ECONOMY

Office space market going through a mild correction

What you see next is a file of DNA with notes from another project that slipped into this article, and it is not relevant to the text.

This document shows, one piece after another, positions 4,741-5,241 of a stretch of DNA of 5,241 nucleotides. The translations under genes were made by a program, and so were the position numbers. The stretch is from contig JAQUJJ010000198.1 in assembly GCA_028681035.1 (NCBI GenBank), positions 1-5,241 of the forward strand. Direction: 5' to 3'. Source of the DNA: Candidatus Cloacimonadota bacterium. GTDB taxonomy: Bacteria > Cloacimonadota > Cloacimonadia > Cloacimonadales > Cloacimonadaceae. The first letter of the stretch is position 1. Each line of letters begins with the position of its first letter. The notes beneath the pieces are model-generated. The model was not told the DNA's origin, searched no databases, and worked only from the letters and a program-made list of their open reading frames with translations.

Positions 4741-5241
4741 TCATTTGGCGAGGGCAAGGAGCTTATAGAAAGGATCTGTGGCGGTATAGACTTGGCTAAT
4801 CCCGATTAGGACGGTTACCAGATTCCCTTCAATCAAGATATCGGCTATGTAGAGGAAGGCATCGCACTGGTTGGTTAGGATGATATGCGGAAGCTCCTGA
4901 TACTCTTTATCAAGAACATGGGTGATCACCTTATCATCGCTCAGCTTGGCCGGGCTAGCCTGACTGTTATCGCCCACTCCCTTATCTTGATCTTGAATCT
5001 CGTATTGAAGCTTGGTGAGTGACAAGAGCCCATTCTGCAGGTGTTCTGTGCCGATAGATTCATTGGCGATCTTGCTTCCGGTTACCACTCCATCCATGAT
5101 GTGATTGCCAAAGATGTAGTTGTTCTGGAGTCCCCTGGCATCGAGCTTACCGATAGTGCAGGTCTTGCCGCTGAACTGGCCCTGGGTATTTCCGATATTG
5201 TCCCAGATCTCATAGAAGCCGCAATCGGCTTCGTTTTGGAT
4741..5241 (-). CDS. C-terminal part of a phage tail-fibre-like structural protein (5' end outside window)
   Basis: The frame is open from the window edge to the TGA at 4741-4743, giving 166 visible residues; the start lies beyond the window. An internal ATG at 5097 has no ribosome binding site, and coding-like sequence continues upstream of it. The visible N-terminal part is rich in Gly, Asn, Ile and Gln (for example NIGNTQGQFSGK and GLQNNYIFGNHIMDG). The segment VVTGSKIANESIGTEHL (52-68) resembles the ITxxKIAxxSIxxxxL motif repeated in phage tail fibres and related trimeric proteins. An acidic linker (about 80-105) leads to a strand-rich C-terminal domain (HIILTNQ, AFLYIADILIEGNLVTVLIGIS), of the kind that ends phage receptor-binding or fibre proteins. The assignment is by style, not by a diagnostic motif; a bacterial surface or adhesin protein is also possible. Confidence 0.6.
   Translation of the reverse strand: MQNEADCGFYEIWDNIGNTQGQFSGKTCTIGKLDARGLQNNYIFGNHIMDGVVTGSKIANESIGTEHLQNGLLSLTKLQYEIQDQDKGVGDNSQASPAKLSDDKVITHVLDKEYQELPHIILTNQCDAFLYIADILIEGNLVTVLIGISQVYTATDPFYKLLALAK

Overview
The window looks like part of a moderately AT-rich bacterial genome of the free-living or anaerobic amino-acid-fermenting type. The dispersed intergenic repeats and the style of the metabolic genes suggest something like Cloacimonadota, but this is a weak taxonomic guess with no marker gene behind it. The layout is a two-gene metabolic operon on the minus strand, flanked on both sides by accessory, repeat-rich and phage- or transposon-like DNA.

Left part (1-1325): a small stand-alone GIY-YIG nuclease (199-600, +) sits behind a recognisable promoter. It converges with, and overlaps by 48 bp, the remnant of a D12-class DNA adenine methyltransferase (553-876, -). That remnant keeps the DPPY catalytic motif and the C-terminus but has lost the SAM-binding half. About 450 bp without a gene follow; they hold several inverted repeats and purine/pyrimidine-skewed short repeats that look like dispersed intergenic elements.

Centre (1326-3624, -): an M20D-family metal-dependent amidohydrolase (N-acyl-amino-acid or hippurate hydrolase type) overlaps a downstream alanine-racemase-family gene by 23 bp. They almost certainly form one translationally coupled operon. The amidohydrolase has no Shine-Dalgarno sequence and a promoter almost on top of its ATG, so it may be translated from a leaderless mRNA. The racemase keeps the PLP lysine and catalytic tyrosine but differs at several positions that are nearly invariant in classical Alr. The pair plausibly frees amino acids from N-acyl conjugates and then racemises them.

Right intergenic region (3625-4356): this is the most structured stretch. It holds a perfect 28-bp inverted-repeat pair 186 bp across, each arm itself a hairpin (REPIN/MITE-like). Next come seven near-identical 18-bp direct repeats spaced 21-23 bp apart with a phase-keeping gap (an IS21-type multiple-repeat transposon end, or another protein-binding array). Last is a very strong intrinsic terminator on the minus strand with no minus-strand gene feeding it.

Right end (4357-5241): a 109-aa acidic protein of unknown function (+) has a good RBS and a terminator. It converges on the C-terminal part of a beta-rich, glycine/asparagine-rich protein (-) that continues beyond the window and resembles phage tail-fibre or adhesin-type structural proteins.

The office property market in Athens is going through a phase of correction but is not yet in danger of sliding into a state of excess supply, a report by UK real estate company FPD Savills says. «Take-up levels over the first three quarters of 2002 have fallen, compared to the same period in 2001. Most of the Grade A space that has not been absorbed is the highest priced accommodation. Price has become a priority over location for occupiers, who now have a wider choice if they are prepared to (re)locate to new, cheaper space outside the Central Business District (CBD) and off the prime, expensive axes of the city (eg Kifissias Avenue, Athens North),» the report says. It is common knowledge that there has been a decline in office space demand, both from the private and public sector, since mid-2001. Rents for so-called «Grade A» space have fallen an average of 8 percent since the beginning of the year. The reason the market has not fallen further is that most offices are occupied by their owners, a sign that the property market is not as developed as in other European countries. «The development activity is mainly driven by owner-occupiers. Around 75 percent of the schemes completed in 2002 are occupied by their owners. The remaining development activity is speculative,» says the report. There are two main reasons for the drop in demand: the uncertainty prevailing in the international economy and the protracted fall of the Athens Stock Exchange. As a result, several companies have delayed, or even shelved, property development plans. The prevailing attitude in businesses is one of cost-cutting. The cost of buying or leasing office space has now become the primary factor in the choice of new space. Location has become secondary, mainly because the available choices have increased over the past few years, and keep increasing. The new, cheaper space the report says companies relocate to is dominated by two axes: the Attiki Odos ring road around northern Athens, partly completed and scheduled for full completion at the end of next year, and the Athens-Thessaloniki national highway. The latter is favored by companies seeking big office spaces (over 6,000 square meters). There are many examples: Ernst & Young has already relocated to a building on the Athens-Thessaloniki highway, while Hellenic Technodomiki is about to do the same. The portion of the national highway along the Kifissos River, from the Kifissia exit to the junction with Pireos Avenue is expected to become the new location of choice for companies in the immediate future. The increase in empty office space, from 5 percent last year to 7.5 percent this year, also makes it uncertain whether all new space will be occupied. The report estimates that of the 90,000 square meters to be built in the next couple of years, only 30 percent have already found interested buyers. The report expects economic growth to average 3.5 percent in the medium term. The government’s goal of 5 percent growth «will be difficult to achieve,» it says, «mainly due to the delays in the structural reform of the economy.»